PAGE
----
Michael K. Brantley

Writer of Creative Nonfiction & Fiction

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My first book is now under contract!

I’ll post more details here as it develops, but my memoir, Memory Cards, will be published in 2015. I signed a contract earlier this week with a small press in Texas and now have to begin making final edits. I’m pretty excited.

“Best” lists always make for debate

Do you think these are really the 200 best American novels? That’s a lengthy list. What book is 201? What is there that shouldn’t be?


Weird Al Checks in on grammar

Word Crimes click here

Haiku for You

I don’t write Haiku, but if I did, this would be helpful.


Those Winter Sundays

I keep coming back to this poem because it has affected my writing so much and continues to do so. Robert Hayden’s classic maybe the most famous poem that relatively few people outside “English Studies” know about, so I’m posting it here:


Those Winter Sundays

 By Robert Hayden


Sundays too my father got up early

and put his clothes on in the blueblack cold,

then with cracked hands that ached

from labor in the weekday weather made

banked fires blaze. No one ever thanked him.


I’d wake and hear the cold splintering, breaking.

When the rooms were warm, he’d call,

and slowly I would rise and dress,

fearing the chronic angers of that house,


Speaking indifferently to him,

who had driven out the cold

and polished my good shoes as well.

What did I know, what did I know

of love’s austere and lonely offices?


Adding more writer resources

It’s been awhile since I’ve checked in here to the blog. But since I got this page up and running, I’ve taken a full time job, expanded the What The Fiction Literary Journal and been plugging away at the MFA.

I have added in more tools on the Writer’s Resources page. Most of these links will benefit college undergrads, high school students and just regular folks. I’ve got grammar sites and some places to just get some interesting reading in.

My goal for 2014 will be to keep adding regular content so you’ll have more reasons to visit. Suggestions or ideas are welcome, and feel free to check out my Twitter feed – I regularly put up interesting sites there as well. And, I will follow back.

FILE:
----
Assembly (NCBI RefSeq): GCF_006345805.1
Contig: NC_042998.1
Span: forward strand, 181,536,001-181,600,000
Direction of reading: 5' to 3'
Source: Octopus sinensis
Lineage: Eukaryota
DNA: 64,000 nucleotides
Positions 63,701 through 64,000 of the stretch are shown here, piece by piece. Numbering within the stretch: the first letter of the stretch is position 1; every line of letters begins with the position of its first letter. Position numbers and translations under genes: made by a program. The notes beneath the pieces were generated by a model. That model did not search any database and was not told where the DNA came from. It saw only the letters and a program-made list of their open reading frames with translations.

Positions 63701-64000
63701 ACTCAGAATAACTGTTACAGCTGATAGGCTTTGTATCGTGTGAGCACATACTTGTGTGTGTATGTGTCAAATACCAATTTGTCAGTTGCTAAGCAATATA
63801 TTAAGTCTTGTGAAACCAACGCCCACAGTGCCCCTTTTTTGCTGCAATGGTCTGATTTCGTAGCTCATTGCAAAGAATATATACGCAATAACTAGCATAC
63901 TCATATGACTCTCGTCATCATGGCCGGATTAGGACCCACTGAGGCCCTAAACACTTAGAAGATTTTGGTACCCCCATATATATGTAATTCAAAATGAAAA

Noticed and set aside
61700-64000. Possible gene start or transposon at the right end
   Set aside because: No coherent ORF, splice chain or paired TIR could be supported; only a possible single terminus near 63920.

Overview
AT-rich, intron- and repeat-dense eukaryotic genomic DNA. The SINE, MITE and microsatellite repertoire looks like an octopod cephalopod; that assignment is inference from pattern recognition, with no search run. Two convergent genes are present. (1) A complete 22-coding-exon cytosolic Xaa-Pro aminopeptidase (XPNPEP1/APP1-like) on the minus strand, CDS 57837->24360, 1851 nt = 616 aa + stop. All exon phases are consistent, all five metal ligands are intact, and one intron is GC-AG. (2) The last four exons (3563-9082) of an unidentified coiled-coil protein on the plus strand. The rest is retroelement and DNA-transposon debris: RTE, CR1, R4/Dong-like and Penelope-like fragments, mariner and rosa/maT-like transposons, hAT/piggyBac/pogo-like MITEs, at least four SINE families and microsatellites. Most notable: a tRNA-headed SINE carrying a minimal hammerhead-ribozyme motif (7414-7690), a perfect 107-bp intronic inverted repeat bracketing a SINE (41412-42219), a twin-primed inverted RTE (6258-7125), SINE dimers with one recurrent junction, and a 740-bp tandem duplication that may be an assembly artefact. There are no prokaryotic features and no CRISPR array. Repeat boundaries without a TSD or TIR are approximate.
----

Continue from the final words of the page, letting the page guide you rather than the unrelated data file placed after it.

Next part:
Steinbeck on writing

“If there is a magic in story writing, and I am convinced there is, no one has ever been able to reduce it to a recipe that can be passed from one person to another. The formula seems to lie solely in the aching urge of the writer to convey something he feels important to the reader. If the writer has that urge, he may sometimes, but by no means always, find the way to do it. You must perceive the excellence that makes a good story good or the errors that makes a bad story. For a bad story is only an ineffective story.”

— John Steinbeck

Learning how to use “social media”

So, everybody says you have to use social media today to be successful in your job. The only problem is, very few of those everybodys actually can tell you how to use social media. After all, my Facebook feed is littered with posts about rescuing dogs, what food looks like in various restaurants and memes using old postcard images. Yawn. I’m not sure how any of that is going to help me get more writing or teaching jobs.

As for Twitter, I opened an account when the service went live and then … I did nothing for about two years. 140 characters? How was that going to be interesting? People I connected to  — basically the same folks that were Facebook friends — were posting every thought that popped into their heads. Hey, I’ve got my own problems to deal with, I didn’t need to know how crappy the snack machine was at Bob’s office.

Then a strange thing happened. I found a use for social media.

I decided to experiment with Twitter. I started following literary journals and writers that I liked or found interesting. I followed my MFA program at Queens University. I checked Followers and Followings. I found something unexpected: useful information!